Supreme Court rules excessive force claims must be decided on nature of force

Supreme Court rules excessive force claims must be decided on nature of force

[JURIST] The US Supreme Court [official website; JURIST news archive] on Monday ruled [opinion, PDF] in Wilkins v. Gaddy [docket] that excessive force claims must be decided based on the nature of the force rather than the extent of the injury. The district court had dismissed a prisoner's excessive force claim after determining that his injuries were "de minimis." The Supreme Court found that the lower court had incorrectly applied the standard articulated in Hudson v. McMillian [opinion text], which held that "the use of excessive physical force against a prisoner may constitute cruel and unusual punishment [even] when the inmate does not suffer serious injury." The court reversed the decision below and remanded for further proceedings. Justice Clarence Thomas filed a concurring opinion, joined by Justice Antonin Scalia, arguing that Hudson was wrongly decided.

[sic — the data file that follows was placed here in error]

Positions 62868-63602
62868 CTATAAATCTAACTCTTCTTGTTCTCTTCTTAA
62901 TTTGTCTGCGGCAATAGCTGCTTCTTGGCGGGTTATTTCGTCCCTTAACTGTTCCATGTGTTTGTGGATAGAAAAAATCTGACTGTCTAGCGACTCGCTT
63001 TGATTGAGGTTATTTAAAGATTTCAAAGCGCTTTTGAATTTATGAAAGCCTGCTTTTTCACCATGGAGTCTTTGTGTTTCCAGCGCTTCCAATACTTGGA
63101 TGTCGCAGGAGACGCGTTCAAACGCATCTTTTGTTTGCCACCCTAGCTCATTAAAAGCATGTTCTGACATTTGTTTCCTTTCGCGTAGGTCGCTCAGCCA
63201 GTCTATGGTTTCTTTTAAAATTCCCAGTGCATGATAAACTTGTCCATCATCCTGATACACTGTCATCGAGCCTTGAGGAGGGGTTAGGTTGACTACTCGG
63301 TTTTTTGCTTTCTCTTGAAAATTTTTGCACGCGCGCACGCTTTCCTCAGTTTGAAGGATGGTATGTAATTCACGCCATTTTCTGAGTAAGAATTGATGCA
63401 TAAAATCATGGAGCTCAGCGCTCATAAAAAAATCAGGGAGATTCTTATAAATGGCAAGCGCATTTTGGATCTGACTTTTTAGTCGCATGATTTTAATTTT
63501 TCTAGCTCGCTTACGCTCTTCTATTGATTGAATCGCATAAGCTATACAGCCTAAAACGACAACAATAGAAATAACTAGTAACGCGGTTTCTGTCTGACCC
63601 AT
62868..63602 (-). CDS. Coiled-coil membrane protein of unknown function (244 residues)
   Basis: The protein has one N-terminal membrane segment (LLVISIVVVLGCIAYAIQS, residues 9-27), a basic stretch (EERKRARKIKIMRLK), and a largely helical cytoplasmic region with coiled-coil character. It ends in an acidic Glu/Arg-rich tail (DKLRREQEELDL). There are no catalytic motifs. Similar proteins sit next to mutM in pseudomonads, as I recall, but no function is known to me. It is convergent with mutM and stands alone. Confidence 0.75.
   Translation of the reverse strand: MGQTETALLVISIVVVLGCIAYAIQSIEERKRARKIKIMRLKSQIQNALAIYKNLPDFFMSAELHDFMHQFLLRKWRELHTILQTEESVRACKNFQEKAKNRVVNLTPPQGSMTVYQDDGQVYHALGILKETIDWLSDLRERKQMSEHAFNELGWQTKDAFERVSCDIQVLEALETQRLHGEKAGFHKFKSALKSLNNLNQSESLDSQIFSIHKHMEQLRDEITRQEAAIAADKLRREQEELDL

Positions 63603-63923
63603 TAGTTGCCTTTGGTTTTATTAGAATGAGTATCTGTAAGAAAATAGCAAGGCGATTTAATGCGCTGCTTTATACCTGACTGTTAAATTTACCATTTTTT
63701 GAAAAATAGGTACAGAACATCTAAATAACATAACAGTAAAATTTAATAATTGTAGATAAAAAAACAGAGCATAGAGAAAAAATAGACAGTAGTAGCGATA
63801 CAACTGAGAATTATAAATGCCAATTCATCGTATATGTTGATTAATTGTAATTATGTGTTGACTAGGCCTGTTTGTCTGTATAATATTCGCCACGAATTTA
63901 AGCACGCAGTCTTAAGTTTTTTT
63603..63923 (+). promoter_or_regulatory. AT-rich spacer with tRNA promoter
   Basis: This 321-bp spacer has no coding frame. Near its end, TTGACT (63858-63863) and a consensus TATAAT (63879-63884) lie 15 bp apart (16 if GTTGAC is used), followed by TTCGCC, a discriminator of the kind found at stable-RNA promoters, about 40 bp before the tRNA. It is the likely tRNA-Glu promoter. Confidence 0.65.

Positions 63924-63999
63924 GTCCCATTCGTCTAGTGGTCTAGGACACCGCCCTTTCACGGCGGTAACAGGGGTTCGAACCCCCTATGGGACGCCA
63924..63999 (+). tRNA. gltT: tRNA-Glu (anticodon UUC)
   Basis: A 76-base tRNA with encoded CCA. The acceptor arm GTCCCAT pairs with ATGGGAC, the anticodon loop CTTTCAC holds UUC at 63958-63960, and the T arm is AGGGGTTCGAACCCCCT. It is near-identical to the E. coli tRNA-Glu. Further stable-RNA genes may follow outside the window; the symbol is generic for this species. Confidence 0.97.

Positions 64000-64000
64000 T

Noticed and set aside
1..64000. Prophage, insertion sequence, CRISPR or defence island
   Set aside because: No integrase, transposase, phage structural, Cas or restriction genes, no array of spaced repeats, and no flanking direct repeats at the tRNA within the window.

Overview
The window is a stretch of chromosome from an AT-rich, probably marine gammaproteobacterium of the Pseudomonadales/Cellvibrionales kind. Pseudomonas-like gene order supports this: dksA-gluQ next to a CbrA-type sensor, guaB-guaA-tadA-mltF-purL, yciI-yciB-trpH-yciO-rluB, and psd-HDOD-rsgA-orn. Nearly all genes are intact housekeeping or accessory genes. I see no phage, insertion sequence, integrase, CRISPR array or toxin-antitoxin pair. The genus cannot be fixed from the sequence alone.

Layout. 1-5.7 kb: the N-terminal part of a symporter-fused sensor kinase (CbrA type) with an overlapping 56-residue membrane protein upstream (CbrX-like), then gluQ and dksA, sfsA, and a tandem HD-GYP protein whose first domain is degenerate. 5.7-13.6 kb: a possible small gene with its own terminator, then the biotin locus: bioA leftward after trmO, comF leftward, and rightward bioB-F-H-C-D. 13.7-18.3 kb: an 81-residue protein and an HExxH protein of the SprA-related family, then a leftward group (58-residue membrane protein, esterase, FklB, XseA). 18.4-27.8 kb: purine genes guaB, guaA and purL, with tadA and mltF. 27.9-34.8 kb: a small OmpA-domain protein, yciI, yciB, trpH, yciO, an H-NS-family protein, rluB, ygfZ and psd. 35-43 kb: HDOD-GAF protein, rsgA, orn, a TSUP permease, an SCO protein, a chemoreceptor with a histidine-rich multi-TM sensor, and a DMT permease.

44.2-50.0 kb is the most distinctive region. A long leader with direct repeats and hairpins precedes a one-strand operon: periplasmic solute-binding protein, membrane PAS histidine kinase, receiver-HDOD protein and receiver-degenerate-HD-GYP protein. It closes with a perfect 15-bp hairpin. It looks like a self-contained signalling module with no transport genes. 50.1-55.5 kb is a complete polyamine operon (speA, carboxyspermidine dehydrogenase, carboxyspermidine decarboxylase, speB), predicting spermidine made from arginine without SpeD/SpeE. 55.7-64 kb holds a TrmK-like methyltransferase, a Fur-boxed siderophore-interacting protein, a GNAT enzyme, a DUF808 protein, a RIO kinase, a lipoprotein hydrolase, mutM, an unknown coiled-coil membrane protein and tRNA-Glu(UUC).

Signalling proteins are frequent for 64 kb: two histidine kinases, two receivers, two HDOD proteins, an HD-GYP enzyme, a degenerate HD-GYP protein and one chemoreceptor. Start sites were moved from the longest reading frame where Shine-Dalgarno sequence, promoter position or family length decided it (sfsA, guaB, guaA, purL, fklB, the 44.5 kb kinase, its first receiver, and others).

Also Monday, the court ruled [opinion, PDF] in Thaler v. Haynes [docket] that there is no precedent requiring a judge to have personally observed a prospective juror rejected for demeanor when ruling on an objection to a peremptory challenge. The US Court of Appeals for the Fifth Circuit had ruled that under Baston v. Kentucky [opinion text], the judge must have personally observed the prospective juror's behavior in order to determine whether he was rejected for demeanor or because of race. The Supreme Court reversed the decision below, finding that the appeals court had read too much into Baston.